An awful lot of fuss is being made over the soon to be released KPMG report commissioned by the Harper government on the projected life cycle cost of the F-35 program. Apparently, the National Post has seen sections of the report and has a piece by John Ivison in today’s paper giving some of the details.
One of the main takeaways for me is that, according to Ivison:
The report validates much of the costing done by National Defence. The acquisition costs are identical at $8.9-billion. DND calculates sustainment costs will be $7.3-billion, while KPMG says $15.2-billion. On operating costs, DND estimates $9-billion, whereas the accountancy firm calculates $19.9-billion.”
The biggest difference in cost estimates is in the length of time over which the costs are estimated: Department of National Defence used a 20-year period; KPMG used a 42-year lifespan. So—surprise!—the new study shows an enormously higher total cost—nearly $46-billion, in fact.
This is indeed a staggering amount for taxpayers to fund, but, in isolation, it is almost meaningless. In the absence of an alternative to which it can be compared, how can anyone make a valid value judgement? Is there really an option to not buy a replacement for our aging fleet of CF18s? I don’t believe there is.
Not that the Harper government should not be in for a full share of criticism over this file. From the beginning, this procurement issue has been handled in an unnecessarily ham-handed manner. And I’d say Defence Minister Peter MacKay could, justifiably, be shuffled out of his important portfolio over bungling his attempt to manage the process.
It seems pretty clear to me that our government has already made a “moral” commitment to the Americans that we’ll purchase F-35s, making it all the harder to pull out of the program. Moreover, DND, according to Ivison, “remains a staunch advocate of the F-35.” Consequently, the government will need all its persuasive powers to convince taxpayers that this hugely expense fighter is the “right” one for us.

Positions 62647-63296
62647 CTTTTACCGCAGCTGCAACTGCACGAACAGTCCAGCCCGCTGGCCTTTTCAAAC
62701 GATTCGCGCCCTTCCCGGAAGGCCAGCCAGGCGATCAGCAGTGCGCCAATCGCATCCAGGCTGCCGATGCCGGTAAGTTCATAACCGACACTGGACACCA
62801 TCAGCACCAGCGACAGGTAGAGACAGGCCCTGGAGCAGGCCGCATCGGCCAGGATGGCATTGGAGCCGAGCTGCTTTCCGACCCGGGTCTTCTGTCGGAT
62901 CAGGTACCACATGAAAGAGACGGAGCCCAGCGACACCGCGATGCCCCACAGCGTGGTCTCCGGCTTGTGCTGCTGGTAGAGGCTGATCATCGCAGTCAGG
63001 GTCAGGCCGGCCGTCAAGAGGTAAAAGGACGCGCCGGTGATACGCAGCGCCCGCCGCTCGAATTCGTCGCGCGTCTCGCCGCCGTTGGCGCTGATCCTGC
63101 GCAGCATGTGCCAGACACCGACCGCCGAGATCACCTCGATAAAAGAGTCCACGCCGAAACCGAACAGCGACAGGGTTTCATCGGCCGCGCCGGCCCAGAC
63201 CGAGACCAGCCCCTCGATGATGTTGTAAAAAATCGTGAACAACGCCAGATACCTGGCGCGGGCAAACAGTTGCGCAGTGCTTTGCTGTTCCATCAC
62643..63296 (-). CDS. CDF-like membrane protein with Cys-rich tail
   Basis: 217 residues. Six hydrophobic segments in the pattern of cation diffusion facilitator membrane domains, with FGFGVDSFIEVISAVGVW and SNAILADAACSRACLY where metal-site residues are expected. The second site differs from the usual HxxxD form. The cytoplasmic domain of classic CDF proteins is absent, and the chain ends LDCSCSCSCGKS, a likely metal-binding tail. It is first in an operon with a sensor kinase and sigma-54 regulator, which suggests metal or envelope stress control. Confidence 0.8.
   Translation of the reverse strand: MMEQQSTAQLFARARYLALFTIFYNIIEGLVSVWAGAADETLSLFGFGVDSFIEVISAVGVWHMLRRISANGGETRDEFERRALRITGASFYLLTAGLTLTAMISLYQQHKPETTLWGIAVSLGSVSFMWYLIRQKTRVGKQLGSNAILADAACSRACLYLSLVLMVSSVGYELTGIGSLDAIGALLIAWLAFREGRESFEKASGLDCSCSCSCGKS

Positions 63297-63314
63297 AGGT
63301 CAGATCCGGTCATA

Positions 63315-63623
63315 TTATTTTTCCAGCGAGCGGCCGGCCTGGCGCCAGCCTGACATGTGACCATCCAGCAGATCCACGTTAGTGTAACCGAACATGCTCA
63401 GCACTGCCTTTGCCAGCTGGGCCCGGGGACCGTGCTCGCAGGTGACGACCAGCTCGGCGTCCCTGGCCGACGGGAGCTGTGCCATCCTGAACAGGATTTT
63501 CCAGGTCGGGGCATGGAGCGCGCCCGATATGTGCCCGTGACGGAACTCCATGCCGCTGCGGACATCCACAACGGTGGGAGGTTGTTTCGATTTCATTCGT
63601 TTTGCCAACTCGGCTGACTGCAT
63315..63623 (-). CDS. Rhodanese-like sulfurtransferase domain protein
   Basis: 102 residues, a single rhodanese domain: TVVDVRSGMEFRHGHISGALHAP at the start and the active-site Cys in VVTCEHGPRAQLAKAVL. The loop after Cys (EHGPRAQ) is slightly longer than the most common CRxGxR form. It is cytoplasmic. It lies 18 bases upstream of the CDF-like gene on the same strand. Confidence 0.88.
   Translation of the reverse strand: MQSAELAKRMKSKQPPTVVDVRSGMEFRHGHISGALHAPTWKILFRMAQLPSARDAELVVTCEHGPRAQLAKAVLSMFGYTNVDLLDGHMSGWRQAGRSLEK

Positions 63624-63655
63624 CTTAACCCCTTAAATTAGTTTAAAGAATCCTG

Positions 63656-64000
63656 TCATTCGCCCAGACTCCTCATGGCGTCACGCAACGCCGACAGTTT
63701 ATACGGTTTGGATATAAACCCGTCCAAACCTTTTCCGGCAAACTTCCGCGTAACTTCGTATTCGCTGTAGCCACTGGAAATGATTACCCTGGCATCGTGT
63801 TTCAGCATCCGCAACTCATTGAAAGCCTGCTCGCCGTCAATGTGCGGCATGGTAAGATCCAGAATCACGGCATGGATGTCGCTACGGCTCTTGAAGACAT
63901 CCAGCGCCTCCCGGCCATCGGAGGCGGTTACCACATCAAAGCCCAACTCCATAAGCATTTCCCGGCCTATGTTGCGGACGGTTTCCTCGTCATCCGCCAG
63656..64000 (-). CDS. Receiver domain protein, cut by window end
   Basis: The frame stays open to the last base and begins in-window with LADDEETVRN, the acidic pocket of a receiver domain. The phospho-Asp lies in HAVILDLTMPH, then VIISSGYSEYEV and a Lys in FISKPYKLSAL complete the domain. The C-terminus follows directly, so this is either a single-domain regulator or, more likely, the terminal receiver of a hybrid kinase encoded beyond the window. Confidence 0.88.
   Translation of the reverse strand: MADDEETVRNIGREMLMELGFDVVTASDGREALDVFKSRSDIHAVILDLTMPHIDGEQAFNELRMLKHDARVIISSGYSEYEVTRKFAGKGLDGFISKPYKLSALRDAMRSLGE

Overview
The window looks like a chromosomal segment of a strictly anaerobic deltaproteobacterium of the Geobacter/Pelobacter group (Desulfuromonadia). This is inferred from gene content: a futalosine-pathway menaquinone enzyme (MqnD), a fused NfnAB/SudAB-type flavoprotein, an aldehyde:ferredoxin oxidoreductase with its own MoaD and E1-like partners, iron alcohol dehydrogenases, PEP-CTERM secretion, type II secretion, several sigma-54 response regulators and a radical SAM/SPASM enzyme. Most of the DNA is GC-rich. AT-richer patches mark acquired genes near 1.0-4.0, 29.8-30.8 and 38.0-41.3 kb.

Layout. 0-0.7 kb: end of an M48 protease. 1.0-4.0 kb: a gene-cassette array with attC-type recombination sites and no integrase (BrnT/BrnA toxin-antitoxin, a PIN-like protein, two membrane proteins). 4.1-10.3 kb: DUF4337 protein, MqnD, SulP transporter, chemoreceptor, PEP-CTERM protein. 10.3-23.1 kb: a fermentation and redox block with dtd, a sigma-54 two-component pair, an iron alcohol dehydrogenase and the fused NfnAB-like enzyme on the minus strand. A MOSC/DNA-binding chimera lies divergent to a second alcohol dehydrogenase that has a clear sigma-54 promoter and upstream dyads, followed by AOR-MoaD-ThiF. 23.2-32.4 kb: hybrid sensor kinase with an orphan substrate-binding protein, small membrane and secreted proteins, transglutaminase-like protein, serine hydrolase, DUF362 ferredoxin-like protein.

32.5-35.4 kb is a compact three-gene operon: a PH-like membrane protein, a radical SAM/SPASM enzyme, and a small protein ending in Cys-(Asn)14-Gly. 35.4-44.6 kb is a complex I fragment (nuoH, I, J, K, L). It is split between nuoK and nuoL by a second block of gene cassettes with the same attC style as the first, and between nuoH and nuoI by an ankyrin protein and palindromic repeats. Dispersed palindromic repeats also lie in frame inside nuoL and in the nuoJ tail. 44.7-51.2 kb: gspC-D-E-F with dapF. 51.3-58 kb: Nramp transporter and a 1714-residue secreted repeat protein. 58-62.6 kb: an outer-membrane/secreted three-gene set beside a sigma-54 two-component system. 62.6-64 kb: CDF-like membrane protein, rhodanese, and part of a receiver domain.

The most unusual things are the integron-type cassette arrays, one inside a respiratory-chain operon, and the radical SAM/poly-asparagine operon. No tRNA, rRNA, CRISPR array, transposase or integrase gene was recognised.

The Conservative government is apparently asking other manufacturers for estimates and information on availability and capabilities of other planes. I’m happy to hear this. With this information in hand, we’ll all be able to better judge whether to side with the government or with the opposition on this issue.
Our politicians too often treat these things as political footballs and Canada loses out as a result. Ivison reminds us of the financial and military disaster former Liberal Leader Jean Chrétien made of the Mulroney government’s plan to replace the Canadian Forces’ aging fleet of Sea King maritime helicopters.
Jean Chrétien cancelled the AgustaWestland EH101 helicopters purchase made by Brian Mulroney’s Conservatives, paid a $500-million termination fee and rigged the subsequent contest to prevent AgustaWestland from winning.”
That was back in the early 1990s, but the Sea King fiasco was still playing out in late November of this year when DND reported that one of those old Sea King helicopters was forced to make an emergency landing in a vacant lot in Halifax after experiencing mechanical problems.
So let’s hope the Harper government can get back on track with the CF18s’ replacement and make a decision that’s right for Canada and to heck with the politics.